Christopher Lockley toiled up the long hill, meaning to pause in the dead garden before lessons as he liked to do now and then. He never found anyone, human or bird or beast, there and stood for a time looking down upon Dryden and its rolling countryside. In his lifetime the schoolmaster had not seen the garden in health, but he had often fancied what it must have been like then.

He went through the close bracken and stopped abruptly. He wasn’t in a dead garden at all. Everywhere were clusters of pink, white, and red roses, and the trees were hung with lavender gauze. Robust green vines draped themselves over the walls of bracken, their leaves unfurled. Sheets of lilies covered the moist green grass. The garden was alive with all the missed springs of forty years gracing it.

“At last, it lives,” said Mr. Lockley in astonishment.

His eyes rested on the heart of the garden. The two cherry trees there were white with blossoms. Beneath their arch, on the stone bench, lay a maiden. Thick dew glistened on her fanned brown hair and homespun dress. One of her arms was raised to pillow her head, and her face, in profile, was turned upward to the white blossoms that crowned her resting place. In the morning sun, the alcove was like a glowing pavilion.

“Miss Miller?” Mr. Lockley said in concern, his voice hushed.

When he ventured closer he saw the smallest hint of a smile on Elsie’s lips, but her eyes were closed, hidden beneath her ivory lids. Treading nearer still, the schoolmaster saw that no breath stirred her form.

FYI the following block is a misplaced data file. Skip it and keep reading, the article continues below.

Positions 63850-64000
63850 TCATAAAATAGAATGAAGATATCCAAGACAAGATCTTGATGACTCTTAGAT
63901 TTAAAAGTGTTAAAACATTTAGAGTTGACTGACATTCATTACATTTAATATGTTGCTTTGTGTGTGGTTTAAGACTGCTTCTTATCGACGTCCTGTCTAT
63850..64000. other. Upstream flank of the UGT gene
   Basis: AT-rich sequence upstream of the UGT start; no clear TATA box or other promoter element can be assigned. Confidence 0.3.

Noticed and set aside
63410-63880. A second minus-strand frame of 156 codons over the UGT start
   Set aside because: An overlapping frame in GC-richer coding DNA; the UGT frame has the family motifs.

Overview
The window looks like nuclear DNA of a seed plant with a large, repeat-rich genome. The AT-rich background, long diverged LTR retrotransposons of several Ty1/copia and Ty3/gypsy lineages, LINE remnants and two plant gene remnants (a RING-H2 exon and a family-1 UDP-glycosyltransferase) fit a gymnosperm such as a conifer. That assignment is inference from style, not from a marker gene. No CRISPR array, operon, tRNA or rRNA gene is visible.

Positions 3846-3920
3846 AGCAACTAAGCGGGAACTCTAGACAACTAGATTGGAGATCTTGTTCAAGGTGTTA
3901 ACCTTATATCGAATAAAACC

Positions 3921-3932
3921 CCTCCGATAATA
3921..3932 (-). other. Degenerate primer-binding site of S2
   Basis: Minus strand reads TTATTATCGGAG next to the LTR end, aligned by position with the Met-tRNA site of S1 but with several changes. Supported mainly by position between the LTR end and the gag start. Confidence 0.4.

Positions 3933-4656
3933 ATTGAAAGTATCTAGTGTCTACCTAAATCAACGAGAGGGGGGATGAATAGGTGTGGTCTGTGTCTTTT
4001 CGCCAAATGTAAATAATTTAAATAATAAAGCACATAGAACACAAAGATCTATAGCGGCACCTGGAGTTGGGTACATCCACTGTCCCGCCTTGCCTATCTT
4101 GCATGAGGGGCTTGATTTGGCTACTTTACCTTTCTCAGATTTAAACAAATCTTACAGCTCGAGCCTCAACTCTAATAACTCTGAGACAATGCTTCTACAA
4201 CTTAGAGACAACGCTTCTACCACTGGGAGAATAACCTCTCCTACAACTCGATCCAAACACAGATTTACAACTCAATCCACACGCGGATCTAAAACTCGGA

But all around the bench life was thrilling in the garden once more. Mr. Lockley, gazing enthralled at its delicate glory, thought that it could never have been so lovely as it was this fresh June morning. But the maiden at its heart-! She must have lain there all the previous night, while the bloom crept silently into fulness around her.

Minutes passed while he stood gazing down at her. He had never taken especial notice of her before beyond noting that she was a quiet, studious pupil; but now he could not cease looking at her face. All the wistfulness and timidity in it had vanished, replaced by a natural grace it had never had in life.

Mr. Lockley would never be able to explain it, but he knew, unquestionably, that it was Elsie’s presence alone that had brought the garden back to life at last. He felt some regret that he had not striven to know more of her.

Mr. Lockley gently took the hand that lay on Elsie’s breast. “A sweet life lost,” he murmured.

Laura Chitlon has always loved to write, particularly stories inspired by sentimental fiction and fairy tales.

Floral photography has always been a hobby for Mary Moser. She has been taking pictures for a while now for friends and family and wanted to expand to different venues.